Da'Rius Malone can be tender and tenacious at the same time.
The James Sewell Ballet dancer who was promoted to resident choreographer last September debuted an ambitious new work, "\,ən-di-ˈtek-tə-bəl" (undetectable), over the weekend at the O'Shaughnessy.
The piece was part of JSB's "New Works Project," which also featured choreography by Kerry Parker, Michael Walters and artistic director James Sewell. Dancers took turns speaking into a microphone, which in addition to voice amplification acted as a prop. Sometimes, the text lost sense of linearity, getting garbled in the swell of Joe Strachan's jazz composition.
In a duet between Jarod Boltjes and Connor Simone, the microphone became a symbol of power. One dancer would draw the microphone away from the other's mouth, interfering with his ability to speak.
The dancers began the work in the lowered orchestra pit, frozen in poses as the platform rose. They expressed coming-of-age sexuality and social anxiety, playing a tension between fluid and jagged qualities. The choreography also incorporated gestures of collapse. Dancing in the piece, Malone's movement was tender, with raw, awkward vulnerability.
He also danced as a horned satyr-like character in Sewell's "Northern Rites." Using a silhouette, the piece portrayed writing bodies in a slithery ritual. Its Dionysian theatricality set to the singing of northern European band Heilung was impressive in its sheer bravado.
Sewell's other piece in the program was performed to two different compositions and titles. The original, "Schoenberg Serenade," which debuted in 2006 with the St. Paul Chamber Orchestra, was set to music by Arnold Schoenberg. Hans Kruger's new composition for the same choreography, "K00K004U," incorporated cuckoo clock sounds that complemented the whimsical piece.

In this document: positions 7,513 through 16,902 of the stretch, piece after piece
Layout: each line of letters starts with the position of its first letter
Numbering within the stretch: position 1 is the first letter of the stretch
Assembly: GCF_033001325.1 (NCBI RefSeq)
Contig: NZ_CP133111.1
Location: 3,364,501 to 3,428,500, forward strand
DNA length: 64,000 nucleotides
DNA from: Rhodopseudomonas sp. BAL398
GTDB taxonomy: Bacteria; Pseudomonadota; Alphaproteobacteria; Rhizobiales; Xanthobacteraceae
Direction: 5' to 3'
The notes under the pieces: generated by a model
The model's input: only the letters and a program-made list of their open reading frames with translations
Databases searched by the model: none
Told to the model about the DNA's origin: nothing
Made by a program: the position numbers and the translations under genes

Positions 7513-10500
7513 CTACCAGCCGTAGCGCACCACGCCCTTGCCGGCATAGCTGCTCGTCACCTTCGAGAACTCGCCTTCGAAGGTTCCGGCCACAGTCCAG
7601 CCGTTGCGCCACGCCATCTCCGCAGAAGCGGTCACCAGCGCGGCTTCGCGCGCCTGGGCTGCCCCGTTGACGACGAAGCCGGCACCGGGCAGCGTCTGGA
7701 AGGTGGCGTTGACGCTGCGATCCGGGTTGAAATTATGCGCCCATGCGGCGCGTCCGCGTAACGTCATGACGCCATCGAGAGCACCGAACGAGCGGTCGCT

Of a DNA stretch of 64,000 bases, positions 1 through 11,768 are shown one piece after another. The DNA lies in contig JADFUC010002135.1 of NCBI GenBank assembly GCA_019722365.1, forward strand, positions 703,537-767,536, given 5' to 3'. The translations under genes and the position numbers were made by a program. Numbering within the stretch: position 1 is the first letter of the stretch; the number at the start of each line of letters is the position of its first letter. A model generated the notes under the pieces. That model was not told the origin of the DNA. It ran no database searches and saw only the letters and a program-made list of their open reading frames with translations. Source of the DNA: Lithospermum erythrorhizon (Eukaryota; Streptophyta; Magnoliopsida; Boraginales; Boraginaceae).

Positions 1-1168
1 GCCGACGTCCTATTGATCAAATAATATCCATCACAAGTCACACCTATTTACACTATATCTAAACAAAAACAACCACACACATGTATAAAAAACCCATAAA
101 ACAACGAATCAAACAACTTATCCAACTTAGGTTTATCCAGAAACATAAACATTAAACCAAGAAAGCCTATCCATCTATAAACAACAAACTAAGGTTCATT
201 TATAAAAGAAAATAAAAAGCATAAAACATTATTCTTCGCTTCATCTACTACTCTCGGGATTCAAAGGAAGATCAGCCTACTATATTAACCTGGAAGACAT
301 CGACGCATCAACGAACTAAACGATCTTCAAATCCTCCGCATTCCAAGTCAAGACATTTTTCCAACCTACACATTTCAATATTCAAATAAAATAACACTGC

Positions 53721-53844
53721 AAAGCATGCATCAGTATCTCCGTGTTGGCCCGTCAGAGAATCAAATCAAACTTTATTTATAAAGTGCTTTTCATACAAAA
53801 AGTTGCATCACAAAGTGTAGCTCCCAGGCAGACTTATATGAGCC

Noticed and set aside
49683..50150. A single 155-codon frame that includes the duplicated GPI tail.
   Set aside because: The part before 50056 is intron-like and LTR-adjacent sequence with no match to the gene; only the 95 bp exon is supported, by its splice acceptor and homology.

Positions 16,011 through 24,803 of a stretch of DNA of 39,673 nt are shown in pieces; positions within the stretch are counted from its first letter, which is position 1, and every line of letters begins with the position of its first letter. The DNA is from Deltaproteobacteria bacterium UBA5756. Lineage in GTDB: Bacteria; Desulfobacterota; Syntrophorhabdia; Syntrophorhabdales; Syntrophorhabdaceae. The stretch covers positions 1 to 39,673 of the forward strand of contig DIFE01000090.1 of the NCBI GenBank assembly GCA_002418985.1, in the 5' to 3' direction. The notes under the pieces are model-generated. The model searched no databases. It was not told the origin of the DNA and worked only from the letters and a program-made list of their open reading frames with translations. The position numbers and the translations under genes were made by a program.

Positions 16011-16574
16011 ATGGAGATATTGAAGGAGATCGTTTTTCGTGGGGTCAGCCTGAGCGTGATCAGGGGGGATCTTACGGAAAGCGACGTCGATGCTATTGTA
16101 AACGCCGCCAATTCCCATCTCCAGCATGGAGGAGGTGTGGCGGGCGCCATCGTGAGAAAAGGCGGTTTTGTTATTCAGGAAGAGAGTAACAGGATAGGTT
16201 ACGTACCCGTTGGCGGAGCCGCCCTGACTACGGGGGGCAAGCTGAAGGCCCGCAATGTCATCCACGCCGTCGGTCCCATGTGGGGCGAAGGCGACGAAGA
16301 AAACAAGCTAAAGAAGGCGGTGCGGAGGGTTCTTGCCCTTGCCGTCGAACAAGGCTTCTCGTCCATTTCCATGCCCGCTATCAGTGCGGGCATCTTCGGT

Kerry Parker's "Holy" was accompanied by the haunting choral music of medieval Benedictine nun/composer Hildegard von Bingen, assembled by Andrew Bocher. Dressed in flowing costumes by Stephanie Karr-Smith, the dancers seemed to glide as if swans shooting across the water. The dancers performed en pointe with liberal use of forced arches and unusual angles and lines. Parker employed plenty of breath and lyricism to the gentle piece, as well as darkness. A segment near the end hinted at self-harm as part of a ceremony.
Michael Walters' piece, "Tryptych," spanned the 1990s alternative music (Nirvana and the Cranberries) and a rather loud beeping electronic composition by Ryoji Ikeda. The work employed a wiry, almost mime-like style of dancing. Sewell danced in the piece, which was composed partially over Zoom.
There was a touching moment before pianist Ivan Konev and cellist Laura Sewell, who also is James' sister, performed. Konev, who was born in Ukraine, had shared photos of his family in a bomb shelter. Speaking tearfully, the artistic director dedicated the performance to the people of Ukraine.